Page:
- Define the functions of organizational communication
Research tells us that poor communication is the most frequently cited source of interpersonal conflict. It’s not surprising, really. We spend about 70 percent of our waking hours engaged in some sort of communication. Whether it’s writing, reading, speaking, or listening, we’re participating in the transference and understanding of meaning between individuals. Those individuals who are good at communicating are setting themselves up for success. Those organizations that facilitate good communication—both inside their walls and with their customers and community—set themselves up for success as well.
In an organization, communication serves four purposes:
- Emotional Expression
Organizations have rules and processes that employees must follow, communicated to workers to keep order and equity operating within the system. For instance, if an individual has a grievance about her job task, the organization might dictate that the grievance first has to be addressed with a supervisor. If it goes unresolved, the next step in the process might be to file a complaint that is reviewed by a committee. This is an example of an organization leveraging their communication processes to keep order and ensure grievances are heard fairly.
There’s an informal version of control within an organization, too. A department member might be too eager to please the boss, staying late and producing more than the others on his team. The other team members might pick on that eager individual, make fun of him, and very informally control that person’s behavior.
Goals, feedback and reinforcement are among those items communicated to employees to improve performance and stimulate motivation. Organizations are likely to exhibit a bit of the “control” aspect in communicating goals to individual contributors, transferring information via a chain like the management by objective process we discussed in an earlier module. Feedback and reinforcement can also be a formal controlled process (via a mid- or end-of-year performance review, for example) but it can also occur in informal ways. When a manager passes an individual, she might stop and say, “Hey, I heard from Fred today about how well you did presenting to his group. Great job! We’ll try to find other opportunities for you to get in front of a crowd.” That would be an informal version of feedback and reinforcement that acts as a motivator.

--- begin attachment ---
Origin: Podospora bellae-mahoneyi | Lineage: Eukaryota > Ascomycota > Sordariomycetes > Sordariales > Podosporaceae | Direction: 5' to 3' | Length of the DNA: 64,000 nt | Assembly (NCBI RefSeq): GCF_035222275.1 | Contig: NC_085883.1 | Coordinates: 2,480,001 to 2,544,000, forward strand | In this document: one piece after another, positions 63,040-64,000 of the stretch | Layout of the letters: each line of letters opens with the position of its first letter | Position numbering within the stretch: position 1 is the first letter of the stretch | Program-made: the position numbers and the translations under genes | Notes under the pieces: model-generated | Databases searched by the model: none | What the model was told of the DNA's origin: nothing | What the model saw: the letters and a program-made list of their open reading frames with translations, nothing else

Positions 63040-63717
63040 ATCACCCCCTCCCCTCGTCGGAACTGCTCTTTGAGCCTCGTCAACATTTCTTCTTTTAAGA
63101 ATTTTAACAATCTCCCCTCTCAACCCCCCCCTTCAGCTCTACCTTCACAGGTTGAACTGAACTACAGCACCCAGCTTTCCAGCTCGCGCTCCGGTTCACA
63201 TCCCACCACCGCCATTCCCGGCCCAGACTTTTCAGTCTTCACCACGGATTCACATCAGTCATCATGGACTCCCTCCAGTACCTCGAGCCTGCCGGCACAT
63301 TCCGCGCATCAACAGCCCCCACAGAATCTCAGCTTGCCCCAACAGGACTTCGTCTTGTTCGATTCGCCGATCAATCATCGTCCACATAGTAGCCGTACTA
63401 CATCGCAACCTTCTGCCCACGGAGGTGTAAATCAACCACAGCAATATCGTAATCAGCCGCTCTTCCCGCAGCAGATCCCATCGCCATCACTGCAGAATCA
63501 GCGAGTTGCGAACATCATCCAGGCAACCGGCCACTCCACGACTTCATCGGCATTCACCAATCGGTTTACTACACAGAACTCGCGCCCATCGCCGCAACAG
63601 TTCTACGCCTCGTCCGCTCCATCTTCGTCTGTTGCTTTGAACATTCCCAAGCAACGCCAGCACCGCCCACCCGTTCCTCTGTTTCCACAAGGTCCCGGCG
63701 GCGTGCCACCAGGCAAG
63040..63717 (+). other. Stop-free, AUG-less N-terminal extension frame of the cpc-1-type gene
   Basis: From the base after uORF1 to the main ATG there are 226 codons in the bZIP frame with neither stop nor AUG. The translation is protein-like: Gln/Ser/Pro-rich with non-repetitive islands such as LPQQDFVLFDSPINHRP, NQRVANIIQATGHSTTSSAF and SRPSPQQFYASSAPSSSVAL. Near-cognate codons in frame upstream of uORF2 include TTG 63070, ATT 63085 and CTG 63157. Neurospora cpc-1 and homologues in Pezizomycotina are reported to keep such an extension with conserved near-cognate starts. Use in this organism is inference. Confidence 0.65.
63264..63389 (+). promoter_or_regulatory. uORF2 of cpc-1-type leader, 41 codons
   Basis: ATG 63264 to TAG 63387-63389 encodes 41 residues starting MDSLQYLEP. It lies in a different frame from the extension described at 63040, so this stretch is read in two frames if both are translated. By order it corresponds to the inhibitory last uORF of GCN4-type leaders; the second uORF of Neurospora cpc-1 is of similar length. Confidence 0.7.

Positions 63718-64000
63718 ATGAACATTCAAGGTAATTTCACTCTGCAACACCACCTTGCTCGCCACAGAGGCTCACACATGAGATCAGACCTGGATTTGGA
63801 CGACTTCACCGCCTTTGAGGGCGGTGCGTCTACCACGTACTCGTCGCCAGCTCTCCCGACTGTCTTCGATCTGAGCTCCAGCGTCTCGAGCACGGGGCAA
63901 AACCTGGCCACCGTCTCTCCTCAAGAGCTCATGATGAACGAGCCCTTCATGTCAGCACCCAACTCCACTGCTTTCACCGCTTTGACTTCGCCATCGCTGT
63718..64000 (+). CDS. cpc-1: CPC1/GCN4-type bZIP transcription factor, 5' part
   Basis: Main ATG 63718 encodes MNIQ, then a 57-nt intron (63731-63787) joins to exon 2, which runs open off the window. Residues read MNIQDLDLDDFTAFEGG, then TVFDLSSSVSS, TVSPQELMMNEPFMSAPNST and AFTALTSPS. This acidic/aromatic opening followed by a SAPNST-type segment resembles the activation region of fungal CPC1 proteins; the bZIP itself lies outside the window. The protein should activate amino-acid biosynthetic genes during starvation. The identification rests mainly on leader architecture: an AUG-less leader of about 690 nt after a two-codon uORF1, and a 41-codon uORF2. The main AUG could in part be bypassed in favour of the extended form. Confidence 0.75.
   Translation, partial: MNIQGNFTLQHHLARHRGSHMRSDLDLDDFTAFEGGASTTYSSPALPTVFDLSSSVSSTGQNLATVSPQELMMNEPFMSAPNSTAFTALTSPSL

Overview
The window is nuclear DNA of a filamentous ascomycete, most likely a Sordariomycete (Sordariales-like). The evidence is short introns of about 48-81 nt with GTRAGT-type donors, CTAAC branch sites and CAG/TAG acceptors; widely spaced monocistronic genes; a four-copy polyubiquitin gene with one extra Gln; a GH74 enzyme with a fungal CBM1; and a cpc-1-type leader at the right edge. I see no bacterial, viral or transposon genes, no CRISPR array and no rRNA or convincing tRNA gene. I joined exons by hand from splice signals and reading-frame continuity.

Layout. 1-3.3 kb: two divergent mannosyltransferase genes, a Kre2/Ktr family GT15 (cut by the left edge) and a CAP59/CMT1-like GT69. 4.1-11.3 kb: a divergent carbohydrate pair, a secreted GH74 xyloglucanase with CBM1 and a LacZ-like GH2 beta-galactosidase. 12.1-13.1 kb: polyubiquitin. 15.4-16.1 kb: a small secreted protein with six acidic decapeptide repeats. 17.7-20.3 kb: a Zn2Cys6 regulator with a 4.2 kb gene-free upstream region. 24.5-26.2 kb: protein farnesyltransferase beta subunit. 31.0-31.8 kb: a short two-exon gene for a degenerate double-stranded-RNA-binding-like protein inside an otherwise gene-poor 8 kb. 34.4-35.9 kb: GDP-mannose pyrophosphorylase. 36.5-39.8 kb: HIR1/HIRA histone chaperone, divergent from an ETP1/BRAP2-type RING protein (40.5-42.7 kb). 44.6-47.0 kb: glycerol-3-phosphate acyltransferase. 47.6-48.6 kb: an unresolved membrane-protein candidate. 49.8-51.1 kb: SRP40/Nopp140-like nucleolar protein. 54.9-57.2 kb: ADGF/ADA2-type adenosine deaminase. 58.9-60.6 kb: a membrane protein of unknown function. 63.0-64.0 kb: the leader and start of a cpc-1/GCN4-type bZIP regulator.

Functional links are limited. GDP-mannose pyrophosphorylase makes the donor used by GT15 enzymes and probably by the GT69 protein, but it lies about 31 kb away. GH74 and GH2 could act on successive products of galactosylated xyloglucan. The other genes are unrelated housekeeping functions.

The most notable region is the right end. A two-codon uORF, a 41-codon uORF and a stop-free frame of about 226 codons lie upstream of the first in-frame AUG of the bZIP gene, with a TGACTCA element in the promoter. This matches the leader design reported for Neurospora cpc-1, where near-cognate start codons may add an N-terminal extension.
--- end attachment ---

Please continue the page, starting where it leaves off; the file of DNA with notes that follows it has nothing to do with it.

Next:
Organizations need to keep their employees informed of their goals, industry information, preferred processes, new developments and technology, etc., in order that they can do their jobs correctly and efficiently. This information might come to employees in formal ways, via meetings with managers, news and messaging via a centralized system (like an intranet site), or it could be informal, as when a team member on the assembly line suggests a quicker way to approach a task and gets his coworkers to adopt the method.
Communication is the means by which employees express themselves, air their grievances, and interact socially. For a lot of employees, their employment is a primary source of social interaction. The communication that goes on between them is an important part of an organization and often sets the culture of the organization.
There is not one function of organizational communication that’s more important than another—an organization needs to have all four of the functions operating well.
An organization can’t actually communicate, though, can it? Technically and scientifically, no. It’s the organization’s employees that do the communicating and follow the processes on behalf of the organization. So, individual expertise is equally important if an organization is going to have a successful communication function.
Communication is happening between individuals when all parties are engaged in uncovering and understanding the meaning behind the words. It’s not something that one person does alone. When business professionals makes their contribution to the uncovering and understanding process, they should strive to be:
- Clear. Their messages should be easily understood
- Concise. Their messages should feature only necessary information
- Objective. Their messages should be impartial
- Consistent. Their messages, when communicated more than once, should always be the same
- Complete. Their messages should feature all the necessary information
- Relevant. Their messages should have meaning to its receiver
- Understanding of Audience Knowledge. Their messages should consider what the receiver already knows about the situation, and not assume too much or too little
These are the seven pillars, or principals, of business communication. If an individual opens his mouth, puts pen to paper, or picks up a camera to make a video, he should be striving to create a message that meets this criteria.
Why? Well, the point of communication is not to talk. It’s to be understood. When your team understands you, they deliver results. When your customers understand you, they buy. When your manager understands you, she advocates for you and supports you in your career. When organizations communicate well and employees understand their roles and how they fit into the organization’s mission, they succeed.
- Thomas, Kenneth W. and Warren H. Schmidt. "A Survey of Managerial Interests with Respect to Conflict," Academy of Management Journal, vol 19, no. 2 ↵